Support the news
American Jesse Appell headed to China on a Fulbright scholarship seven years ago. He set out to study traditional Chinese comedy method Xiangsheng, or “cross-talk,” as a disciple of Chinese comedy master Xiangsheng Ding Guangquan.
He still lives in China, where he regularly performs bilingual improv comedy and Chinese stand-up, live and on television. He also creates comedic videos for his Chinese fans.
And that's what he'd like to be doing now — except that after returning to Massachusetts over the Chinese New Year, Appell found himself unable to go back to China because of the COVID-19 outbreak.
With some extra time on his hands, he partnered with nonprofit WeStar Corp. to send money and medical supplies to affected areas in China by doing what he does best: performing comedy.
At a recent performance at Northeastern University, Appell started by playing a video of scenes of Wuhan, including families separated, empty streets and doctors crying. That stark reality brought more than a handful of people in the audience to tears.
Several members of the audience expressed awe at volunteers and doctors risking their own health and wellbeing to combat the virus, noting that the images of workers who were exposed to COVID-19 patients were moving.
Shortly after, to a thunderous round of applause, Appell took the stage, transitioning easily from a short intro in English into a set in Mandarin. His performance was punctuated by videos, such as a TikTok of quarantined Wuhan residents training for the Olympics —using teapots and brooms for their curling competitions and swimming in a tiny washbasin. Appell’s set broke the somber mood with peals of laughter.
Appell describes the opportunity to make people laugh, even in the face of scary situations like coronavirus, as, “the best part about what I get to do.”
“I get to make people laugh,” says Appell. “That's like the greatest job ever.”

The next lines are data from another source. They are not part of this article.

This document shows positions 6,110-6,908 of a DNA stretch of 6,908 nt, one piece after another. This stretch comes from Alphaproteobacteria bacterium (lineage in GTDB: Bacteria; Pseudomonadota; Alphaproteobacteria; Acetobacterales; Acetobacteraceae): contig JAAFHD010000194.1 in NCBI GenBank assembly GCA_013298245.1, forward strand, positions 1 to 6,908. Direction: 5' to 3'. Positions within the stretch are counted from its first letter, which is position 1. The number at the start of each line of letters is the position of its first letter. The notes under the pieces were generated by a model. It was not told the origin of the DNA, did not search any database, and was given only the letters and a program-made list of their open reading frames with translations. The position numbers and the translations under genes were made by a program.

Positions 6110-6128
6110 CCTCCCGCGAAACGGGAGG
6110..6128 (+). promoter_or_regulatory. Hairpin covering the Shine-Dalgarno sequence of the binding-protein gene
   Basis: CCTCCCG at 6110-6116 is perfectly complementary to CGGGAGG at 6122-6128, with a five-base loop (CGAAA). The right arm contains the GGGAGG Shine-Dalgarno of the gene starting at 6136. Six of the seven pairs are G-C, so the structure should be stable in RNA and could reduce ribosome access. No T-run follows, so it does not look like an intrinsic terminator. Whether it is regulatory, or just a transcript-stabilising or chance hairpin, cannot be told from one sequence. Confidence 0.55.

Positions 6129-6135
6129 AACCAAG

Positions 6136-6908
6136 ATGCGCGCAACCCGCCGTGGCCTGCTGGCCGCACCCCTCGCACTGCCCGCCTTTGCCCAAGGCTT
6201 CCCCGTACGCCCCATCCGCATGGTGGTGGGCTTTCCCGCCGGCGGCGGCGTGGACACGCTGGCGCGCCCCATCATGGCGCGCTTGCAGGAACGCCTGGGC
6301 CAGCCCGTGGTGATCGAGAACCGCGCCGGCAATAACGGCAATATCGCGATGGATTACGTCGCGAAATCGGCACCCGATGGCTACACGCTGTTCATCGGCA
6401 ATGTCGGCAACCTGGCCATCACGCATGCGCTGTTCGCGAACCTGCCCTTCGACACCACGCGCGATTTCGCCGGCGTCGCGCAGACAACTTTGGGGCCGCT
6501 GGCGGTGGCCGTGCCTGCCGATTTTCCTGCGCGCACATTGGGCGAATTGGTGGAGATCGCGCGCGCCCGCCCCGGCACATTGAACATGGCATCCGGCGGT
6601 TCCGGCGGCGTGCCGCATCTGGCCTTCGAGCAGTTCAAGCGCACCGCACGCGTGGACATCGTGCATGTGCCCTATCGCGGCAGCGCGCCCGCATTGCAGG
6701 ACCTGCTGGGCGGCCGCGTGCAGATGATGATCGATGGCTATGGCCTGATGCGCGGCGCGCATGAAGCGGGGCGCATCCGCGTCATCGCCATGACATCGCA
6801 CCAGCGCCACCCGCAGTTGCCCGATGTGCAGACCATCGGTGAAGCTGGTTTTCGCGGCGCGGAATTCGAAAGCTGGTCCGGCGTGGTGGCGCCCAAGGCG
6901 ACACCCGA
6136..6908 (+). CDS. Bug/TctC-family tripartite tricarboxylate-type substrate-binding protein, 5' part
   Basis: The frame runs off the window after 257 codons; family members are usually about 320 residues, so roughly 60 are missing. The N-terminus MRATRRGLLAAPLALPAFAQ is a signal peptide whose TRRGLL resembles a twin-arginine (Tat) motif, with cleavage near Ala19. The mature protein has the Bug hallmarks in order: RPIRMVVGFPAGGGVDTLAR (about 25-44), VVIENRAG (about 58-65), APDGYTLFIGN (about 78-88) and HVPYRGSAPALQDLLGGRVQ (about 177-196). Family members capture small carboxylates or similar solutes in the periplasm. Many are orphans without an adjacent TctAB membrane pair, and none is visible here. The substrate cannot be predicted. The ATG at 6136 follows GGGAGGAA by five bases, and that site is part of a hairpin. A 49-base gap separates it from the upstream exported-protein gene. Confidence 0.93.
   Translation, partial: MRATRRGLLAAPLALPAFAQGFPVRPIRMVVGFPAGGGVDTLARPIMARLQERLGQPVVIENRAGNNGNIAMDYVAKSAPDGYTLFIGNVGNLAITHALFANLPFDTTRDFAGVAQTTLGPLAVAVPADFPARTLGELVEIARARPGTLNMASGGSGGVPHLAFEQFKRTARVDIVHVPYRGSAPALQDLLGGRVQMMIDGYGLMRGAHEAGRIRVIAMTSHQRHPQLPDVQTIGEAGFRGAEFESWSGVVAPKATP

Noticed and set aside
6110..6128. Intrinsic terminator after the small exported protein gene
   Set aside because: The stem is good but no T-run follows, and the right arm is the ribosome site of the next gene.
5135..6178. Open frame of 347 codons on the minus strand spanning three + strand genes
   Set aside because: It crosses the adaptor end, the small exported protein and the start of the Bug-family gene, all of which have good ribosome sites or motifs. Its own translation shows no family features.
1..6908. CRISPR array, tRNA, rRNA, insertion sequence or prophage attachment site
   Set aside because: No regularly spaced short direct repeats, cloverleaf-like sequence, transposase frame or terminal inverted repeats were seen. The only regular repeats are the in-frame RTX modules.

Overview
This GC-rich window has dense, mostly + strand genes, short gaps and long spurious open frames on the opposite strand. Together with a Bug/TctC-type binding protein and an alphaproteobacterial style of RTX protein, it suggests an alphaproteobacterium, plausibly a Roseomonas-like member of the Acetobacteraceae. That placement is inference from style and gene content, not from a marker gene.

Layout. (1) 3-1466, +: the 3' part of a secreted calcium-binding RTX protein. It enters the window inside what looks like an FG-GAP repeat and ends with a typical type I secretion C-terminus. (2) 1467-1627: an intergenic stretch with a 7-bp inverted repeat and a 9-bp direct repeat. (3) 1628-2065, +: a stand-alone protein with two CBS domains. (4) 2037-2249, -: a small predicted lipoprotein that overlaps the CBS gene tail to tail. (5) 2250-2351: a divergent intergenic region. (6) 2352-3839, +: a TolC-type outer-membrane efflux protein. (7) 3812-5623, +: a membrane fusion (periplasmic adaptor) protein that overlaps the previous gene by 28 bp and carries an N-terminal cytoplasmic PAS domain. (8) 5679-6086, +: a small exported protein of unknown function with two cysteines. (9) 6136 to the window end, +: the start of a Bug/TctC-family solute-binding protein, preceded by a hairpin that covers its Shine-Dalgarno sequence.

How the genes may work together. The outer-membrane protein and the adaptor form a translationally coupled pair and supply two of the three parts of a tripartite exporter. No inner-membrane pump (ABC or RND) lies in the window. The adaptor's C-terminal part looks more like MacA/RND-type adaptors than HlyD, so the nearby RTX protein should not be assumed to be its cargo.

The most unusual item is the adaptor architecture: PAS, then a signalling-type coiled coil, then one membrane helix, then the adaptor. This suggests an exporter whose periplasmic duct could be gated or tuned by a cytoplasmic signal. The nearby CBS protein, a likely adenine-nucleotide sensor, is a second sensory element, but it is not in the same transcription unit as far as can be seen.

Aside from making people laugh, Appell hopes that his work can help create connections across cultures.
“We don't usually see portrayals of China as very funny, but the people there are very funny,” he says. “The problem is we don't have a good way right now for regular people in America to see what life is like for regular people in China and vice versa.”
He says that he hopes his comedy can also work against what he sees as American prejudice and stereotypes surrounding Chinese people in the wake of the outbreak.
“It was very important in doing these shows for an American audience that I first explain that Wuhan, for me, is not a place of an epidemic,” Appell says. “Wuhan is a place where I performed, where I have friends, where there's subway construction and the spicy food and the crawfish.”
Making comedy about the outbreak was a unique challenge for Appell. Ultimately, he says he found it rewarding to walk the line between comedy and tragedy.
“I think if you do manage to walk it, I think it [means] more,” Appell says.
As he waits to return home, Appell calls himself, “an inverse refugee.” He hopes to return to his normal life in China soon, but fears that the experience of the virus will impact his friends there.
“I'm worried that life is going to take a long time to go back to the way it was where people just go out and they meet their friends for dinner,” he says.
This segment aired on February 27, 2020.
Support the news
Support the news